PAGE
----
I decided to give a protract/stretch and squeeze/retract long row with locked knee a try. video here: https://www.instagram.com/p/Bsxn6z9l1w6/.
Interestingly enough, with the hip hiked up, thus elongating the lat substantially (low origin is iliac crest), and with an emphasis on pulling “downward” (scap depression) toward the hip and low back, grip was the weak link. I figured I’d be fine without straps, chalk, or belt, since I’ve been handling 210-275lb dumbbells just fine. But that extra pendulum-like movement rocks the dumbbell about in your hand quite a bit.
For people who struggle to “feel” the back, in particular the low origin of latissus dorsi near the waist, this variant with attention to the aforementioned details seems to do the trick. Technically, to amplify the intensity (reference lat muscle action), one would want to allow modest flexion and forward rotation of trunk in the reach and extension with backward rotation in the pull. You’re trying to create the greatest distance between pelvis and upper arm at the “bottom” of the movement and imagining mashing the two together at the top.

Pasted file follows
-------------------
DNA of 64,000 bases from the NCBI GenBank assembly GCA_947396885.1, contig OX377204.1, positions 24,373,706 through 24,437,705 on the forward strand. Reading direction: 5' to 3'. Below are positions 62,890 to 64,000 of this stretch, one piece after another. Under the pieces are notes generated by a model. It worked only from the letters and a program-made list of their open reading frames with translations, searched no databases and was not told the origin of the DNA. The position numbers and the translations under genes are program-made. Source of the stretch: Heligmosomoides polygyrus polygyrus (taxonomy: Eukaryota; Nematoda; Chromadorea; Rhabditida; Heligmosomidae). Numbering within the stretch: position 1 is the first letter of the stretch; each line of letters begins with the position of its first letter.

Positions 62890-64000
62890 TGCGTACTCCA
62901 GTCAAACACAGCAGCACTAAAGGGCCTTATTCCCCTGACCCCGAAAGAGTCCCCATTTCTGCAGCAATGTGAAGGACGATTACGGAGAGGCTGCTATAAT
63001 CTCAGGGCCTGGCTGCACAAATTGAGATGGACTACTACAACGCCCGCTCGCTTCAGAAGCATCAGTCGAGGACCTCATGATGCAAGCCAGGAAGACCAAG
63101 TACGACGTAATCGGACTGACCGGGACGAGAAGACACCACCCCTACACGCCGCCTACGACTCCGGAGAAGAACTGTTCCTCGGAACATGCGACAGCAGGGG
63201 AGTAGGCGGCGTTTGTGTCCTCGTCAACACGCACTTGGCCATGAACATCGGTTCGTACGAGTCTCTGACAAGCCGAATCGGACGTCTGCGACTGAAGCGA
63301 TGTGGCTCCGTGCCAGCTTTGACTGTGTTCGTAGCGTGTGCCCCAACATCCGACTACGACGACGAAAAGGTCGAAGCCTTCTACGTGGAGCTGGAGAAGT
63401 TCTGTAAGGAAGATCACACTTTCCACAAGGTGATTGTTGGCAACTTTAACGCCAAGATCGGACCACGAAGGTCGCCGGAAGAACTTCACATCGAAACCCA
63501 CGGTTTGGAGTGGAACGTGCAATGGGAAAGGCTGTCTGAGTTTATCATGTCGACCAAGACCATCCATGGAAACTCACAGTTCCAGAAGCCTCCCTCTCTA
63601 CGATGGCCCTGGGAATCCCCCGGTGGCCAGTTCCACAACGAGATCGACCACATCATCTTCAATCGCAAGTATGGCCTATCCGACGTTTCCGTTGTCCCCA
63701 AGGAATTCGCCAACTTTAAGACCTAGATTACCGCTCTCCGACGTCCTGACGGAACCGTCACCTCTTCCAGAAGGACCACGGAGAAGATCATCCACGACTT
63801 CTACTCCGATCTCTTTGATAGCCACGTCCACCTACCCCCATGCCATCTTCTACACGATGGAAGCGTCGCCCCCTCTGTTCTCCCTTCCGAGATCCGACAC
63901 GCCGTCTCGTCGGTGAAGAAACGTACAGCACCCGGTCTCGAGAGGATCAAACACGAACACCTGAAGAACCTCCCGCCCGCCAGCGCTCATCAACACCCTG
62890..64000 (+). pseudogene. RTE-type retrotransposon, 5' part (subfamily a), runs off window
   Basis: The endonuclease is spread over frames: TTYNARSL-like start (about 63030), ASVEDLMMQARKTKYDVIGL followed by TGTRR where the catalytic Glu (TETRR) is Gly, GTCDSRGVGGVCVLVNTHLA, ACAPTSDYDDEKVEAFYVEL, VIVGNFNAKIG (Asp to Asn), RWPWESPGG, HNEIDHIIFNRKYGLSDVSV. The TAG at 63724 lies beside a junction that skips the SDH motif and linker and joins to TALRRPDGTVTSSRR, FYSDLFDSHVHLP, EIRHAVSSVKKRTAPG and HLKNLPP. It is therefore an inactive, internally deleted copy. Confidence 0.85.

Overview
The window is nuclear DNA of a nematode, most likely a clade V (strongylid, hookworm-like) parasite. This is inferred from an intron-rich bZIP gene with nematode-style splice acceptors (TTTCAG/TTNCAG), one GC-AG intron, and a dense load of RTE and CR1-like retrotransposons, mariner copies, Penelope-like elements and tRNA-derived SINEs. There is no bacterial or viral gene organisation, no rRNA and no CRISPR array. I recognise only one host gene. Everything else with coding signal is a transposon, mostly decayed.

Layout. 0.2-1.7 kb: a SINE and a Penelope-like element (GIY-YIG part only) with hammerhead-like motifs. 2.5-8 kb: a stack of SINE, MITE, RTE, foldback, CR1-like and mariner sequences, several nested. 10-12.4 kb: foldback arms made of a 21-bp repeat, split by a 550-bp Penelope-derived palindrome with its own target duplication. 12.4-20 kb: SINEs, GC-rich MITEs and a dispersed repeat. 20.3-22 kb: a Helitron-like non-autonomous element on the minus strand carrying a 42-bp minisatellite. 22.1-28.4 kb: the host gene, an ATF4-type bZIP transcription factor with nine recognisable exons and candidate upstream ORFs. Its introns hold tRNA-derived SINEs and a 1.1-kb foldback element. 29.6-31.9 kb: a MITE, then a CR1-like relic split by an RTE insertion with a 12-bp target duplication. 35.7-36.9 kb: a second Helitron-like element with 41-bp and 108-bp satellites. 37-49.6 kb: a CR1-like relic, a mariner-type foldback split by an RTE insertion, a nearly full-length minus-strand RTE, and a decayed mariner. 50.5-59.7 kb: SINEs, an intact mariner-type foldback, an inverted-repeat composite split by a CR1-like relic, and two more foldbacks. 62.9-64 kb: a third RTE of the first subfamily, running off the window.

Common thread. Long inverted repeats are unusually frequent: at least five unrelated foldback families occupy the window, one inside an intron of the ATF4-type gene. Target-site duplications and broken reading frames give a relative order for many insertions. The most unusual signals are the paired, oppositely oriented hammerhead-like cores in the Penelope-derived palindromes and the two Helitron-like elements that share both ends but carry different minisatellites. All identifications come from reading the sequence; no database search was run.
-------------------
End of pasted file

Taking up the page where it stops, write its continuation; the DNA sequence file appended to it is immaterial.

On the other end of the technique spectrum, the excessive hyper-immobile and overbraced-persistent-retraction form I see most people adopt for row is unnecessary for intermediate-advanced athletes. It certainly shortens the range of motion, ignores one main action of lat (trunk rotation), and reduces the actin-myosin stress necessary for maximal function, maximal strength, and/or maximal hypertrophy.